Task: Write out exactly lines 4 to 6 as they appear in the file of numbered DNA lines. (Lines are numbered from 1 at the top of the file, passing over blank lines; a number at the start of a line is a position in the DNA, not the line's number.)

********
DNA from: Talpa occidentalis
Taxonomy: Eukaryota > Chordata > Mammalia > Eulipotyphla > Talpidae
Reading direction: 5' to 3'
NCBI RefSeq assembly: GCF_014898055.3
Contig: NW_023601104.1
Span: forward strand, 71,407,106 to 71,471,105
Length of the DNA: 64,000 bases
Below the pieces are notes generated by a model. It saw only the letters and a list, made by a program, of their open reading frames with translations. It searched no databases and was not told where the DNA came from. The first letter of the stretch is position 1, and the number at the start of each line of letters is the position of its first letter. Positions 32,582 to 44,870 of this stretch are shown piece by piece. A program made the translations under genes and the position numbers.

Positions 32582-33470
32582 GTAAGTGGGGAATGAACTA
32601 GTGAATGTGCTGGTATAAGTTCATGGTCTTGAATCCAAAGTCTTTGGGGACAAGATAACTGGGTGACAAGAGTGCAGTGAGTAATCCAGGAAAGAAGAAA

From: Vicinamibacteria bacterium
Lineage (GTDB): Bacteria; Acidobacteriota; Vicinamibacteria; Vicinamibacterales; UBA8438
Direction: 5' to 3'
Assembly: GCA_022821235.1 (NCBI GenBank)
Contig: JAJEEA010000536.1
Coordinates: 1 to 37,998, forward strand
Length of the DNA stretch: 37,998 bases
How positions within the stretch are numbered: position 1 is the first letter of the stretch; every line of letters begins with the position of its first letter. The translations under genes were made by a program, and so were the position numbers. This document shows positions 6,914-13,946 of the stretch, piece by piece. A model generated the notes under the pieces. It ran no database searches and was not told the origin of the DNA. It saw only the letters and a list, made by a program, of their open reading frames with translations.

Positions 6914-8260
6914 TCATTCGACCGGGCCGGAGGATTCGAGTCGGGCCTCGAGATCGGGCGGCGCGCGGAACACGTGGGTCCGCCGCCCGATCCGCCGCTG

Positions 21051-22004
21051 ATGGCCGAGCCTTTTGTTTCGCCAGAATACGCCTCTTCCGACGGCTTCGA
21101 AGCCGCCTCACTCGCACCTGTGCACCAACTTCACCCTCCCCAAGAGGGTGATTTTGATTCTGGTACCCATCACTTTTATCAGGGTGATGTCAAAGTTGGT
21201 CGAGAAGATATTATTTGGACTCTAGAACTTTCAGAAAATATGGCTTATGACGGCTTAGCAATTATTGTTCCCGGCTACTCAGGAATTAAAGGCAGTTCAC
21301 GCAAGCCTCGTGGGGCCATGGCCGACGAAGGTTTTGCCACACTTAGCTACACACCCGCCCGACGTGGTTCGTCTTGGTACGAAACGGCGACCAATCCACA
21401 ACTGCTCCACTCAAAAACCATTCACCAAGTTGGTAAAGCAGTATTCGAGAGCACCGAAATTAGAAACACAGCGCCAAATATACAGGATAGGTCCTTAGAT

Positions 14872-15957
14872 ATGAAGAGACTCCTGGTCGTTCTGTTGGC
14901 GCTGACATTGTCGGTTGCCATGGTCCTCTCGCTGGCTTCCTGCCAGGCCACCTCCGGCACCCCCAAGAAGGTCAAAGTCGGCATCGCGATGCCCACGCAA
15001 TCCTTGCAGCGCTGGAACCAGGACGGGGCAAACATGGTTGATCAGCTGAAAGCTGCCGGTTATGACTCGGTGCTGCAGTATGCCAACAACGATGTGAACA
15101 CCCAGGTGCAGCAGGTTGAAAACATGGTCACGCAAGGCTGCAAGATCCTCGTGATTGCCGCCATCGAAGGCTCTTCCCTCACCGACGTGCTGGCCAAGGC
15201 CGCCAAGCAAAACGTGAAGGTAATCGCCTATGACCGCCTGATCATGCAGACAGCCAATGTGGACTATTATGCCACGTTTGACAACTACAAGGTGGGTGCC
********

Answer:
NCBI RefSeq assembly: GCF_014898055.3
Contig: NW_023601104.1
Span: forward strand, 71,407,106 to 71,471,105